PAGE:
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Churaumi is home to many different types of rays including the largest ray, the manta ray.
Churaumi is home to many different types of rays including the largest ray, the manta ray. (Aya Ichihashi/Stars and Stripes)

Okinawa is so famous for its blue skies and white sandy beaches that most people assume it’s sunny year-round on the island. However, the tiny prefecture receives less sunshine than Japan’s nationwide average, with more cloudy days than not. And on cloudless days, temperatures often soar above 90 degrees Fahrenheit — which can be too hot for some to spend extended periods of time outdoors.

These less-than-ideal weather patterns can often be a headache for families living on Okinawa, as it limits the types of outdoor activities available to children. When my kids were younger, I was always on the hunt for places to go on rainy Saturdays or blazing hot Sundays. Luckily, Okinawa’s world-famous Churaumi Aquarium always provided the perfect solution for weekend outings.

Located on the Motobu Peninsula in northern Okinawa, Churaumi Aquarium is a part of Ocean Expo Park, a state-run park originally opened for the 1975 Okinawa International Marine Exposition. The park is a whopping 190 acres of family-friendly fun. Also located there are the Tropical Dream Center, a traditional Okinawa village; and the Oceanic Culture Museum, a dolphin show and athletics fields.

The aquarium’s name is a portmanteau of “chura,” the Okinawan word for “beautiful,” and “umi,” the Japanese word for “ocean.”

One of the most famous features of the Churaumi Aquarium is the massive Kuroshio Sea tank, which holds nearly 2 million gallons of water and measures more than 115 feet in length. The name “Kuroshio” comes from the ocean current of the same name, which originates near the Philippines and flows through Japan’s waters.

Visitors often flock to this exhibit to see the facility’s beloved whale sharks. The largest fish in the ocean, whale sharks average 30 feet in length and can live up to 70 years. The tank is also home to the rare black-belly manta ray — most manta rays have white bellies — and the aquarium is the only place in Japan to see these creatures up close.

Also living in the Kuroshio Sea tank are schools of nursing sharks, leopard sharks and about 70 other varieties of sea creatures. Don’t miss the feedings at 9:30 a.m., 3 p.m. and 5 p.m. daily to watch the whale sharks devour their meals of kelp and plankton.

There is ample seating in front of the tank to enjoy the breathtaking view of the Kuroshio marine animals. Hungry visitors can also get a glimpse of the tank from Ocean Blue, a cafe on site that serves everything from taco rice (600 yen, or about $5.40) to ice cream (310 yen).

If you are fascinated by sharks, but too scared to meet them in the ocean, the Shark Research Lab is the place to go. This exhibit is home to some of the more aggressive shark species, such as bull sharks. Here, visitors can also get a closer look at shark teeth and other specimens.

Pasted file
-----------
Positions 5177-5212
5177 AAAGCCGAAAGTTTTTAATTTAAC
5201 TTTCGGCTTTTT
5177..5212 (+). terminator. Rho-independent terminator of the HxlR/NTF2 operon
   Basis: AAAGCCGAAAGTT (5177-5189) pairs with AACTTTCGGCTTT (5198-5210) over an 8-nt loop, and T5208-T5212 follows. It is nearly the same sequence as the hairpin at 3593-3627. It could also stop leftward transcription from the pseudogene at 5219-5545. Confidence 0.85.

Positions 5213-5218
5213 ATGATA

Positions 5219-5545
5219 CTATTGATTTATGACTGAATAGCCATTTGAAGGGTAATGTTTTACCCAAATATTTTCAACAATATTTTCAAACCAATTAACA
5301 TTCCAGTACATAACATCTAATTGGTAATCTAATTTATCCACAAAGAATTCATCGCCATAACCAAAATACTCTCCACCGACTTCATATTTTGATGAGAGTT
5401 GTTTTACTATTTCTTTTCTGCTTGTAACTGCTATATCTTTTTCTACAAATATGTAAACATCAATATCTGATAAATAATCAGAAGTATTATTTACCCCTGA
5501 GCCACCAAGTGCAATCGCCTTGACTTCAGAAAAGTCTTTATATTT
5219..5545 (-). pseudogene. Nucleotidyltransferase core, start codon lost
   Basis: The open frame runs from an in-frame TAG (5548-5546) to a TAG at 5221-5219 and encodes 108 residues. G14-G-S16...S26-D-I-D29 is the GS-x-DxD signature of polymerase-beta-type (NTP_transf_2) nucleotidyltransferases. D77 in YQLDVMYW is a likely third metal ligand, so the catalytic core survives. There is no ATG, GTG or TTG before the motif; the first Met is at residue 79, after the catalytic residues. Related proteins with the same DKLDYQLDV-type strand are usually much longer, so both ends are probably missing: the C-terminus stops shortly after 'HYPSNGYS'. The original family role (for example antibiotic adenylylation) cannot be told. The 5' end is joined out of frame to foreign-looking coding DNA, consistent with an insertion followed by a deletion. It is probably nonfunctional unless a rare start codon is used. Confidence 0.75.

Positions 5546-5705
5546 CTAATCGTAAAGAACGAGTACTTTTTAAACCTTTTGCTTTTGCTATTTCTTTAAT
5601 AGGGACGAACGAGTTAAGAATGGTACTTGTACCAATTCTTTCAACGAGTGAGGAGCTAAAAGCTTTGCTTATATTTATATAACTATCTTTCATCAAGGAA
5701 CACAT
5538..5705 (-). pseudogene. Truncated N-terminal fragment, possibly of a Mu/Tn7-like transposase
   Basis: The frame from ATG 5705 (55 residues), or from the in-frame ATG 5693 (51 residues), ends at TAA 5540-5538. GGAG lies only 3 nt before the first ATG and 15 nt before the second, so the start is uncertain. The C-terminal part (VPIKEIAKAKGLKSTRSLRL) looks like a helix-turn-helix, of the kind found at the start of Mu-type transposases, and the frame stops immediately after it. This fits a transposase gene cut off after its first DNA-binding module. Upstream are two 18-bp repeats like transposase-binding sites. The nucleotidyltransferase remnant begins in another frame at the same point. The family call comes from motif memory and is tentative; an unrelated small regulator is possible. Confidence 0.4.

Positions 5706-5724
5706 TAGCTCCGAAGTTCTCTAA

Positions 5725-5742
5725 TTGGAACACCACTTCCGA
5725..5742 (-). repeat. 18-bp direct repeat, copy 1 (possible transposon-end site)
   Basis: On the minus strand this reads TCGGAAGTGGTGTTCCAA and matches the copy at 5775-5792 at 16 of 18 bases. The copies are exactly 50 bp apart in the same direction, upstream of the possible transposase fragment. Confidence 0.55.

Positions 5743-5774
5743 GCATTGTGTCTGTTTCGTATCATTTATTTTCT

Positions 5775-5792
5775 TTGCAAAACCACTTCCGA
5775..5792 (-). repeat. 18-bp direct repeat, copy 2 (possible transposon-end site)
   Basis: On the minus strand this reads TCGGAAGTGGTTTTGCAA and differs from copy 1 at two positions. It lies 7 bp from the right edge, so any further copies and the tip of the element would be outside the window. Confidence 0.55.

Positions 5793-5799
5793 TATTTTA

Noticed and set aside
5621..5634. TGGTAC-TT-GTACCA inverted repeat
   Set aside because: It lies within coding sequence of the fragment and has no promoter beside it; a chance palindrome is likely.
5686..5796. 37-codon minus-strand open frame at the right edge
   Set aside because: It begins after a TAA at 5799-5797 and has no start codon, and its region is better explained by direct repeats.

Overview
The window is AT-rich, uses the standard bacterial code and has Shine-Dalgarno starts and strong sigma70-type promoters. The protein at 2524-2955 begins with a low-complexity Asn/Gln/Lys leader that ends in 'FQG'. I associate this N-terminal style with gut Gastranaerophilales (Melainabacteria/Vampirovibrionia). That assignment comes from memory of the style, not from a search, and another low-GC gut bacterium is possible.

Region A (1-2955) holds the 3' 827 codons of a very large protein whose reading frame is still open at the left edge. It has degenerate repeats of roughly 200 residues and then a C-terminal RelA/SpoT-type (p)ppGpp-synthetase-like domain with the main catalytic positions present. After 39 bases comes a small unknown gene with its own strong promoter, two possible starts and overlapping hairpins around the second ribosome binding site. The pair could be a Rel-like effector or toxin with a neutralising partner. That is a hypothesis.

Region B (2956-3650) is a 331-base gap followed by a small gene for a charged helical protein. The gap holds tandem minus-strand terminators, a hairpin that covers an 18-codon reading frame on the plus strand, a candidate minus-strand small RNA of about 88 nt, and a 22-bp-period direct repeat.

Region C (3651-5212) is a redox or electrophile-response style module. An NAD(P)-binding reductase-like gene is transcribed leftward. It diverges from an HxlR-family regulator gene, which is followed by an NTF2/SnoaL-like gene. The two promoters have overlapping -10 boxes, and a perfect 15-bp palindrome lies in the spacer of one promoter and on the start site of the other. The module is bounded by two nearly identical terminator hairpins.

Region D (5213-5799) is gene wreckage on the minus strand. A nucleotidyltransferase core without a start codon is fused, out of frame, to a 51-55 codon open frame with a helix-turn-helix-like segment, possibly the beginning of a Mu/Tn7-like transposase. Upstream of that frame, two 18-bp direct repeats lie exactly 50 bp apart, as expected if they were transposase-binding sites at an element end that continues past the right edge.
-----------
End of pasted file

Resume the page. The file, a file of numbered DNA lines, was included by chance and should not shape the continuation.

For a gentler experience, the aquarium’s “inoh,” or tide pool, exhibit allows visitors to touch a variety of creatures including starfish and sea cucumbers. The tide pool exhibit leads visitors into “The Coral Sea,” where more than 200 different species of fish live among colorful coral. Children might enjoy spotting clownfish and blue tangs, made famous in the animated film “Finding Nemo.”

Outside the aquarium, the Okichan Theater hosts free dolphin shows and is home to several sea turtles and manatees. It’s a nice way to break up a day spent indoors, if the weather is nice enough.

Ocean enthusiasts might want to venture to the aquarium soon, as it is currently hosting a special exhibit of rare giant manta rays. Visitors will get the unique opportunity to view giant manta rays, black manta rays and whale sharks together.

CHURAUMI AQUARIUMDIRECTIONS: From Camp Foster, take Okinawa Expressway and exit at Exit 10. Stay on R58 for 7 kilometers, then take R449 at the Miyazato Intersection. Stay on R449 toward Motobu for 27 kilometers. Turn onto R114 at the Urasaki Intersection and drive 2.5 kilometers.

TIMES: October through February, 8:30 a.m. to 6:30 p.m. (Last entry at 5:30 p.m.) March through September, 8:30 a.m. to 8:00 p.m. (Last entry at 7:00 p.m.)

COSTS: Daily adult admission is 1,850 yen (or about $17.00), high school-aged children admission is 1,230 yen and school-aged children admission is 610 yen. After 4 p.m., adult admission is discounted to 1,290 yen, with high school-adged children admission discounted to 860 yen.Season passes are available for 3,700 yen for adults, 2,460 yen for high schoolers, and 1,220 yen for middle school and elementary school students. Season pass holders also receive a 5 percent discount at restaurants and souvenir shops in the park.

FOOD: The aquarium has two restaurants and five snack bars. Prices range from 310 yen ($2.85) for ice cream to 1,520 yen for the lunch buffet inside the Inoh Restaurant. Free parking is available, and a bilingual staff is on hand.


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